The Torah then outlines a mitzvah that only relates to the nation of Midian - be hostile to the Midianites and strike them. Normally, the Torah demands b'nei Yisrael to offer peace to an enemy that you are about to go to war with. Midian – no. The Torah commands us here to be hostile to the Midianim. Normally, when besieging an enemy, we are commanded to allow an escape path. Regarding Midian – no - besiege them on all four sides and strike all of them.

Why Midian? What did they do to deserve this hostile treatment?

Malbim explain…

Excerpt from Annual Banquet Dinner Speech, June 2016

An excerpt from Rabbi Owen’s remarks at last Sunday night’s Annual Banquet Dinner.

One of the most unique and special qualities of our community and school is our strong connection to Eretz Yisrael. Many Memphis expats live in Eretz Yisrael. Annually, 90% of our graduates study in Israel. At MHA, the month of Iyyar is dedicated to programming about Israel. Many of our students study Torah in Ivrit – particularly in the early grades. We further teach Ivrit as a language. We host a Kollel MiTzion in our beit midrash and annually host two young women from the Bat Ami program. These are just some examples of how consciousness about eretz yisrael and about am yisrael is woven into the fabric of our school.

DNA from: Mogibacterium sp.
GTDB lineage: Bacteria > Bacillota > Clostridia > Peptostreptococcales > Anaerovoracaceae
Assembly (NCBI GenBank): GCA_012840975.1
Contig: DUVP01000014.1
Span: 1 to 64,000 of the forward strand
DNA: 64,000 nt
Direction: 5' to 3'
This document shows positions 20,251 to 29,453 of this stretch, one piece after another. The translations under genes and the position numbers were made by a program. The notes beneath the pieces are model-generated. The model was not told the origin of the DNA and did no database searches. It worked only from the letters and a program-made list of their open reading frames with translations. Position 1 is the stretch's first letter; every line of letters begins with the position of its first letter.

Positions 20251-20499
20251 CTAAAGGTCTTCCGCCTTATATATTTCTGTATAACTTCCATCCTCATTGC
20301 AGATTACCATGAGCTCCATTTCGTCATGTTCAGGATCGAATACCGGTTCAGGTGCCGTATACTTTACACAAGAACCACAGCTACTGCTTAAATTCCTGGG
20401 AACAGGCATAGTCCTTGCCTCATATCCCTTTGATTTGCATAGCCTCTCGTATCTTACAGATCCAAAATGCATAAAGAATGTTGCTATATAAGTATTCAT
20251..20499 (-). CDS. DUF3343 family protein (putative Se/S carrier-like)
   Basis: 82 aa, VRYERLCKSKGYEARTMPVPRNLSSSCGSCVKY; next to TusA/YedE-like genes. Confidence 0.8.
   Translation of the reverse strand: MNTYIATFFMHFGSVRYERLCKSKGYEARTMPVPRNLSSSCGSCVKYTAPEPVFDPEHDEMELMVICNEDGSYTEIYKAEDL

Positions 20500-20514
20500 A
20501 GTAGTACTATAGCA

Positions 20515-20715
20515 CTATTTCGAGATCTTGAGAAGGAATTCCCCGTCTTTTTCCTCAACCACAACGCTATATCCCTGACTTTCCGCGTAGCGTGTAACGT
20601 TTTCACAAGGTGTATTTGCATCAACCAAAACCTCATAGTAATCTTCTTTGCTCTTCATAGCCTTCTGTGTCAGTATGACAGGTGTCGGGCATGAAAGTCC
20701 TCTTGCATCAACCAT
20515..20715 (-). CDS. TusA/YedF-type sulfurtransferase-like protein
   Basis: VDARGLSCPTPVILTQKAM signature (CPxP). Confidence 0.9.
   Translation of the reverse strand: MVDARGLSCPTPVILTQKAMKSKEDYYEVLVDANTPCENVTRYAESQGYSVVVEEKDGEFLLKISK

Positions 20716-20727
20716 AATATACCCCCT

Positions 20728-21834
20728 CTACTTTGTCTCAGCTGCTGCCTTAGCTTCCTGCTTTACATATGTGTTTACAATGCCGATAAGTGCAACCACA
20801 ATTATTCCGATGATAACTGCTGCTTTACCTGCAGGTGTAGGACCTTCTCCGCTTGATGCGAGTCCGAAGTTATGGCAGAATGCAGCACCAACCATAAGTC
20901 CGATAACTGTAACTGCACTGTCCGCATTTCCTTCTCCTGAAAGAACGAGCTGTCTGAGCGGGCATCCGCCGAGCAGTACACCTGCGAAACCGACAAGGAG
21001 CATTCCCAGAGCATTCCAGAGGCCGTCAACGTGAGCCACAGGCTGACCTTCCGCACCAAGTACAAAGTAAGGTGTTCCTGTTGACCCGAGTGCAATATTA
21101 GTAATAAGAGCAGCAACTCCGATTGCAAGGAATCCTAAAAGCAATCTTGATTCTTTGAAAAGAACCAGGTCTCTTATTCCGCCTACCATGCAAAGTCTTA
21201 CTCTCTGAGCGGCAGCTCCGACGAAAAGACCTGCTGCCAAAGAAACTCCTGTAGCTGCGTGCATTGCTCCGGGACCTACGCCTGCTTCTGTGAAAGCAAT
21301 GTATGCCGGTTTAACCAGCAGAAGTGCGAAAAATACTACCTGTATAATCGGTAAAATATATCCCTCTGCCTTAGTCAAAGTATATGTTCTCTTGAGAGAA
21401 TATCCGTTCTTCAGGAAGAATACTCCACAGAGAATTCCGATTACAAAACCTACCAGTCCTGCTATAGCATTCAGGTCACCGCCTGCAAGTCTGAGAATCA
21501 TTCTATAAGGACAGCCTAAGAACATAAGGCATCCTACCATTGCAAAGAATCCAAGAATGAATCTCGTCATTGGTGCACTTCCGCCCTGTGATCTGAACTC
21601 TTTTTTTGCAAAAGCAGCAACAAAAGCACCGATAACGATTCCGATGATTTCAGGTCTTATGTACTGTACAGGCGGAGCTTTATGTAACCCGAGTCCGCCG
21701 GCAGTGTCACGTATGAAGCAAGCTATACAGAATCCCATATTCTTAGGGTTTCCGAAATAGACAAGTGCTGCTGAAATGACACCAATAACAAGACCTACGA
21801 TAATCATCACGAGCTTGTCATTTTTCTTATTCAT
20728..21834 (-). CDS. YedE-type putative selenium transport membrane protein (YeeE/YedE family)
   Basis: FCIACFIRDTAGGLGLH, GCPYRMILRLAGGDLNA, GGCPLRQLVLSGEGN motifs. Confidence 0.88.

Time is precious – particularly in education. For each lesson that we include in our curriculum, another is left out. Why do we dedicate such an investment of resources to connecting our students to Israel?

Our parasha – Parashat Bechukotai – outlines the berachot and kelalot –…

Two Messages of the Shemita Year - Parashat Behar 5776 - May 27, 2016